Men's health and illness : the relationship between masculinities and health.
PhD thesis, University of Glasgow.
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This thesis presents men’s discussions and experiences of health and illness and its relation to, and implications for, the practices of masculinity amongst a diversity of men.
Fifty five men participated in fourteen semi-structured focus group interviews. Diversity in men’s experiences of health and illness and in their constructions of masculinity was sought within the sample by age (range 15-72 years), occupational status, socio-economic background and current health status. Groups of men were recruited who had had ‘everyday’ or unremarkable experiences of masculinity and health and groups of men with health experiences that could have prompted reflection on masculinity and health. This included groups with men who had prostate cancer, coronary heart disease, mental health problems, and Myalgic Encephalomyelitis (ME). All of the men that participated in the study lived in central Scotland (Glasgow, Edinburgh, Dundee, Lanarkshire and Perthshire) and just one group was conducted with men of Asian origin, which reflects the limited ethnic diversity in this part of Britain.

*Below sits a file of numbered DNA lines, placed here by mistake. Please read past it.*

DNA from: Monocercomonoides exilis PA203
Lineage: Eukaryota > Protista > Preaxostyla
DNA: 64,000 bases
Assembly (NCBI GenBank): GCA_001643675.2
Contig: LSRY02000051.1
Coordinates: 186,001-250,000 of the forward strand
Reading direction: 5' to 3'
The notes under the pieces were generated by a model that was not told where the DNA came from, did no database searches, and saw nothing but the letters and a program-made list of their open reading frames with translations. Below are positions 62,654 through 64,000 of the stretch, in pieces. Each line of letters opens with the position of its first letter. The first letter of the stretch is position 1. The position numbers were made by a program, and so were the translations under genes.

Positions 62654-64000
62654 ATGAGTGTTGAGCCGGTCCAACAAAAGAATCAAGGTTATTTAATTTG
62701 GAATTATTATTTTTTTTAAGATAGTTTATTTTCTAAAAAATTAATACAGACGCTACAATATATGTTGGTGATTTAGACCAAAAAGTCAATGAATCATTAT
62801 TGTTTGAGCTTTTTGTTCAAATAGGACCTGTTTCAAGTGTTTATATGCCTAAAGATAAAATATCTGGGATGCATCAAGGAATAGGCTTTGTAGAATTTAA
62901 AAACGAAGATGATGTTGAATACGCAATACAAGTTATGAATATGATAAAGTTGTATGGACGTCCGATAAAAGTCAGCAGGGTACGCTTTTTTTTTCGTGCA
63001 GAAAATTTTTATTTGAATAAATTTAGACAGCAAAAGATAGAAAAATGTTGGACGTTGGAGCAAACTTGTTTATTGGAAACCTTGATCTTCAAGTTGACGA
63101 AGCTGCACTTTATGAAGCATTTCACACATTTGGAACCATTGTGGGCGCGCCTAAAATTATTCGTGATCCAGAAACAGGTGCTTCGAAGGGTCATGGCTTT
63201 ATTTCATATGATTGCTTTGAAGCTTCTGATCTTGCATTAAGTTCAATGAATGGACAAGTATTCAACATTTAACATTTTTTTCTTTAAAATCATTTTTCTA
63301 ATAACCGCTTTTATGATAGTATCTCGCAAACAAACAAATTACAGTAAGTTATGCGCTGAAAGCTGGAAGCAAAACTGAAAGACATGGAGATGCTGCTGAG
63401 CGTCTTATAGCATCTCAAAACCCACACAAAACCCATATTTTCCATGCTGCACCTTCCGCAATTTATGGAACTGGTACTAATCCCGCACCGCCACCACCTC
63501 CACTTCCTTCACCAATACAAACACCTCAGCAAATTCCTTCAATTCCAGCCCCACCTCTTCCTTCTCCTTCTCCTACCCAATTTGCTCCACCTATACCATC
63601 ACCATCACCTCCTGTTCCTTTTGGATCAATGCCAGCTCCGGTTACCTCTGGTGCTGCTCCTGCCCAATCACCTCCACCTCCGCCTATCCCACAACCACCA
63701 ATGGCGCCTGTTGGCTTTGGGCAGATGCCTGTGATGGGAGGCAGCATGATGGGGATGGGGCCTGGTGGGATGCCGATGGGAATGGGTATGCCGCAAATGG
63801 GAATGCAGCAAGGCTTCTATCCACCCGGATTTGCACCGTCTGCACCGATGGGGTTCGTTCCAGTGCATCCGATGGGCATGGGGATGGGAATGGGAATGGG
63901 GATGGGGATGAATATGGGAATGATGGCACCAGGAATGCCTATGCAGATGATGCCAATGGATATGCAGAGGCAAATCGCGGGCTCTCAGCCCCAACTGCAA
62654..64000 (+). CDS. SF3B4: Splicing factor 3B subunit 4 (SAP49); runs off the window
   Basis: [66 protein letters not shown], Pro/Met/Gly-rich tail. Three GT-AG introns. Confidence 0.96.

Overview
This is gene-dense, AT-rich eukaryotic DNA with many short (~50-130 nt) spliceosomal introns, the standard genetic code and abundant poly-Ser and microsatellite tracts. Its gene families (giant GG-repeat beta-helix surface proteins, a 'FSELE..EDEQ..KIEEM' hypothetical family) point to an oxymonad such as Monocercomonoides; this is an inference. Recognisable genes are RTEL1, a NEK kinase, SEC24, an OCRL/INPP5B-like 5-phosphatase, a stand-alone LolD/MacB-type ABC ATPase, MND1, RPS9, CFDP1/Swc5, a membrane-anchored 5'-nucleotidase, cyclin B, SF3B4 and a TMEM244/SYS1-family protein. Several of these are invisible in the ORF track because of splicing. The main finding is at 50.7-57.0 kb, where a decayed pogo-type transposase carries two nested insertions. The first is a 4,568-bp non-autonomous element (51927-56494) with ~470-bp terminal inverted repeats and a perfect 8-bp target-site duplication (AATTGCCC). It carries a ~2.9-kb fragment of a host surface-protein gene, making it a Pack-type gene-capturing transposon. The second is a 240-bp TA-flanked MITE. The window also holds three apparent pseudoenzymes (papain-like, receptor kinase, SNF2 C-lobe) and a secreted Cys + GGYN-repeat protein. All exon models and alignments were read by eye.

The first data chapter examines participants’ descriptions of their masculinity and their health-related beliefs and behaviours. The data capture both the experiences of men who felt pressured to engage in behaviours that may be harmful to their health in order to appear masculine and the accounts of those who regarded themselves as freer to embrace salutogenic health practices as they perceived there to be fewer consequences for their masculinities.
These considerations are then followed by an examination of how participants re-negotiated male identity in the light of illness.
The final data chapter presents participants’ discussions and experiences of help seeking and its relation to the practice of masculinity. The data suggests a widespread endorsement of a ‘hegemonic’ view that men ‘should’ be reluctant to seek help, particularly amongst younger men.
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